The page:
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SA Orthopaedic Journal

On-line version ISSN 2309-8309
Print version ISSN 1681-150X


FERREIRA, N; JORDAAN, K; DU PREEZ, G  and  BURGER, M. Fixation of femoral neck fractures in patients younger than 65 years: a retrospective descriptive study at a high-volume trauma centre. SA orthop. j. [online]. 2020, vol.19, n.4, pp.200-205. ISSN 2309-8309.

BACKGROUND: The management of femoral neck fractures in the younger patient remains contentious, with high failure rates being reported in the literature. Patient age usually plays a major role during decision-making with regard to head-sparing versus head-sacrificing surgical strategies. The aim of this study was to review the outcomes of fixation of femoral neck fractures in patients younger than 65 years in an attempt to identify factors that might predict fixation failure. METHODS: A retrospective study, evaluating the outcome of fixation of femoral neck fractures in patients younger than 65 years of age was conducted. Factors affecting the outcome of treatment were explored in an attempt to identify variables that might predict fixation failure. RESULTS: The final cohort comprised 51 men (76%) and 16 women (24%) with a mean age of 43.9±12.2 years (95% CI 41.0-46.8; range 23-64) and a median follow-up of 8.7 months (IQR 6.2-17.4). Thirteen patients (19%) presented with undisplaced (Garden I and II) fractures while 54 (81%) presented with displaced (Garden III and IV) fractures. Twenty-four patients (36%) met the definition of failure. These included 15 cases (22%) of non-union, seven cases (10%) of femoral neck collapse and two cases (3%) of avascular necrosis. Sixteen patients (24%) underwent conversion to total hip arthroplasty. All cases of failure occurred in patients who presented with Garden III and IV displaced fractures. Factors associated with failure included the presence of fracture comminution (p<0.001) and the increased vertical orientation of the fracture line according to the Pauwels classification (p<0.001). Neither patient age (p=0.117), time from injury to surgery (p=0.204), mechanism of injury (p=0.136), smoking (p>0.999) nor alcohol abuse (p=0.528) was associated with failure CONCLUSION: The incidence of fixation failure following surgical management of femoral neck fractures in patients younger than 65 years of age remains high. While undisplaced fractures heal readily regardless of time from injury to surgery, mechanism of injury or fixation method, displaced fractures remain a difficult problem to solve. In our series, fixation failure was observed in one in three patients, while one in four required revision to total hip arthroplasty. Level of evidence: Level 4.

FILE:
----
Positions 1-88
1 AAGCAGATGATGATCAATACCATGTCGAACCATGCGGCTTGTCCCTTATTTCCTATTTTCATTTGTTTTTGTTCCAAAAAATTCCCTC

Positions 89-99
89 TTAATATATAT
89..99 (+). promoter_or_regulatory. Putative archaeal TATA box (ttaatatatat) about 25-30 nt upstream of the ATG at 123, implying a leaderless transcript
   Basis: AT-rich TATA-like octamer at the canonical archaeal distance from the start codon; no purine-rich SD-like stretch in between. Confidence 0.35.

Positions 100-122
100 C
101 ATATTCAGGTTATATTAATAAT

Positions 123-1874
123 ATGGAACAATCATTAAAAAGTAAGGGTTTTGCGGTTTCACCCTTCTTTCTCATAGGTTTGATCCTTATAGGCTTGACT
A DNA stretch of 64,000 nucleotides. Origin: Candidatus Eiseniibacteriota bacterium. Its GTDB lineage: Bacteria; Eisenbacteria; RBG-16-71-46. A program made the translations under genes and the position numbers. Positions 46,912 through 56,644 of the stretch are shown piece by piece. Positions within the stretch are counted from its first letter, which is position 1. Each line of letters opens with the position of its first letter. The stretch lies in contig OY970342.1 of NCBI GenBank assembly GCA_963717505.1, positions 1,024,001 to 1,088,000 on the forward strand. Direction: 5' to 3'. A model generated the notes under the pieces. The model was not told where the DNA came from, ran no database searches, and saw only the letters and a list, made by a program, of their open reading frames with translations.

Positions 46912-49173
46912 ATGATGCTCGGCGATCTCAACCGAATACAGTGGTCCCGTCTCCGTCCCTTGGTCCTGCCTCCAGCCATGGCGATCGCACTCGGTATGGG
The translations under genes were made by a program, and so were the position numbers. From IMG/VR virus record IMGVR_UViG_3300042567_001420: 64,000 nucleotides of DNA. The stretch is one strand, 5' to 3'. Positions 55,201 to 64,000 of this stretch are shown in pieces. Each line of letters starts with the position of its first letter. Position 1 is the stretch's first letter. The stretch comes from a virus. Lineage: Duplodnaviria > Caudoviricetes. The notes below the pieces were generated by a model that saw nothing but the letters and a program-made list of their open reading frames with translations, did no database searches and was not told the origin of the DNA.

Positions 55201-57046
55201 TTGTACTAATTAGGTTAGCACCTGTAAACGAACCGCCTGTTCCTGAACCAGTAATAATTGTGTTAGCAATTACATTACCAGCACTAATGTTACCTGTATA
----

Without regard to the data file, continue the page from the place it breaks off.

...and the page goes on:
Keywords : femoral neck fracture; fixation; failure; non-union; avascular necrosis.

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